Drop Down MenusCSS Drop Down MenuPure CSS Dropdown Menu

Try with us

Join & Get Updates

Tuesday, August 18, 2015

Know the largest T-Rex fossil in the World

On a summer in the United States, found the great Sue, the largest Tyrannosaurus rex fossil ever discovered by humans. Believed that Sue was 65-million-year-old and besides that Sue's bones believed 90 percent still intact.

The fossil was discovered by a palaeontologist named Susan Hendrickson who later named the fossil as 'Sue' by her nickname. Sue was discovered by Susan in a small town in the United States named Faith which is part of the South Dakota state.
Here she is Sue, the biggest Tyrannosaurus Rex fossil at the Fields Museum of Natural History, Chicago. (Picture from: http://bit.ly/1LgHlqB)
Susan first found Sue when she was doing a search fossil in Faith. First when she was doing a search in the area near the cliff, she saw three large bones protruding portion of the soil surface. Having observed by Susan, she believes that the bone was part Tyrannosaurus rex.

Susan insisted want to do further research on these bones, but needed permission to conduct excavations at the site where the bones were found and the money should be spent to obtain such permission is not cheap.

Hence Susan have recourse to an agency that has specialized in the study of fossil named the Black Hills Institute. Black Hills agree to help Susan to conduct further research on Sue, they also raise US. $5,000 to Maurice Williams, the landowner who own the land where Sue was found.

Having carried out an excavation and further research, it was discovered that Sue is the largest T. rex fossil ever found by human. With width of up to 12.9 meters and a height of about 4 meters.

In 1992, two years after Sue was found, Maurice Williams, who is the owner of the land where Sue was found and a descendant of the Sioux tribe, said that the money as much as US $5,000 that he received from Black Hills Institute was only for the excavation permits and Sue research. Maurice assume that Sue was a heritage that should be owned by the Sioux tribes.

On the other hand, the United States Department of Interior believe Sue is the state-owned because legally that valid in the United States, where the place of Sue found was a state-owned land.

Sue seizure due to unclear ownership of this, the US Department of Interior then ordered federal agencies like the FBI and the National Guard to move Sue for a while to South Dakota School of Mines and Technology to the lack of clarity regarding the ownership of Sue.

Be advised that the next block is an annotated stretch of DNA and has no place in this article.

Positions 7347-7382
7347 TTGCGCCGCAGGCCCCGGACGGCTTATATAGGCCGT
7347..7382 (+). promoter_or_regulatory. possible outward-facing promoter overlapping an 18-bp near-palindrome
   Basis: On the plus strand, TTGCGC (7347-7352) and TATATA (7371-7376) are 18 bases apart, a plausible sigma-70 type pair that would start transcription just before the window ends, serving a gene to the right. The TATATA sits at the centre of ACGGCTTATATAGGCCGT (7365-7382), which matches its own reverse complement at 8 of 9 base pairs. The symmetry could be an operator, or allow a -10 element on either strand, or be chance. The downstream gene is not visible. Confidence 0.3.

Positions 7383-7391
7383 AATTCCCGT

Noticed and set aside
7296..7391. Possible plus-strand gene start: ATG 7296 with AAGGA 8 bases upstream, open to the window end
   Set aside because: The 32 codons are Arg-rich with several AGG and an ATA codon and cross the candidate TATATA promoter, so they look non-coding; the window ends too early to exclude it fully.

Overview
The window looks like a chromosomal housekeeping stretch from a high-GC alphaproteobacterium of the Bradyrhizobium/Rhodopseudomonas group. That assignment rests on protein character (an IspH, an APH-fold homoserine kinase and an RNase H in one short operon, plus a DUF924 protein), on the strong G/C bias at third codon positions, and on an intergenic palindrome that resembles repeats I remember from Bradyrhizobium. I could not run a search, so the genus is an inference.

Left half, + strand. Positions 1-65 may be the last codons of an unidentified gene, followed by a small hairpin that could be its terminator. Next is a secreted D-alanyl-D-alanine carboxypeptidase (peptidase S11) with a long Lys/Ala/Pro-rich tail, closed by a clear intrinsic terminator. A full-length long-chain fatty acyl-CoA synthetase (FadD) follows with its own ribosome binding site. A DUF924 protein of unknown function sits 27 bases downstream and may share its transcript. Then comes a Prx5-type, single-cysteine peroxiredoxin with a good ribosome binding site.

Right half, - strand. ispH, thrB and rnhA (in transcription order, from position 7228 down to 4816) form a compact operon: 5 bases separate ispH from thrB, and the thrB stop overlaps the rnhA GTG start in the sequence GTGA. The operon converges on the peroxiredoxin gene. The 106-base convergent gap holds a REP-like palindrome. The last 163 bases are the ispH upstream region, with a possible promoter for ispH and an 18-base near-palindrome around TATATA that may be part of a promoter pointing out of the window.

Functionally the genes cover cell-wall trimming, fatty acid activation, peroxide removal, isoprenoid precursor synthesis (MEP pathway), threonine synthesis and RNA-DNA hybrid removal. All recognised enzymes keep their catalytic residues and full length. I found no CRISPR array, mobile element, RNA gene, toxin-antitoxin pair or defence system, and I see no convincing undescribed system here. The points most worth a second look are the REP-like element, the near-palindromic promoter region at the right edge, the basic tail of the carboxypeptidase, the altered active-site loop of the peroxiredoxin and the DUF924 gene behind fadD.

In 1995, after going through tough negotiations in the courts, Sue ownership fell to Maurice Williams. Maurice then utilize Sue ownership by selling it through an auction.

Concerns then struck the researchers in the world, Sue feared would fall to the party then just make Sue as a private collection so that further research can not be done on it. This is in case it is detrimental to the development of science.

Fortunately there is an organization called Fields Museum of Natural History which aims to save Sue for the development of science. With funding from several major companies in the world, then the Fields Museum won the Sue ownership rights of US. $7.6 million.

After Sue rescued, Fields Museum move it to Chicago and also set up two laboratories at the same time to do more research about it. As a result of the bone relics Sue that 90 percent is still intact, the researchers were then able to made a breakthrough in the dinosaurs study, especially the Tyrannosaurus rex. Known by researchers that included as the carnivorous animals have a very keen sense of smell because T-rex has a great of the olfactory bulb (a part of the brain that respond to odors).

Sue is also the first T-rex are found to have spinal, this founding then support the scientists theory that the bird is still a dinosaurs descended specimens.
Part of the bones of Sue also then be reconstructed for the benefit of the museum display, to reconstruct the bones of Sue also required special measures. For example, to perform a CT scan, the Sue's bones are too large to fit into regular CT scan devices, so to scan the bones conducted in the Boeing's Rocketdyne laboratory that used for inspecting aircraft parts.

Once completed reconstructed, the Sue bones are arranged in such a way to T-rex forms is believed by researchers. On May 2000, Sue was exhibited to the public in the Fields Museum of Natural History, Chicago. *** [EKA | FROM VARIOUS SOURCES | NATIONAL GEOGRAPHIC]
Note: This blog can be accessed via your smart phone.
Kindly Bookmark and Share it: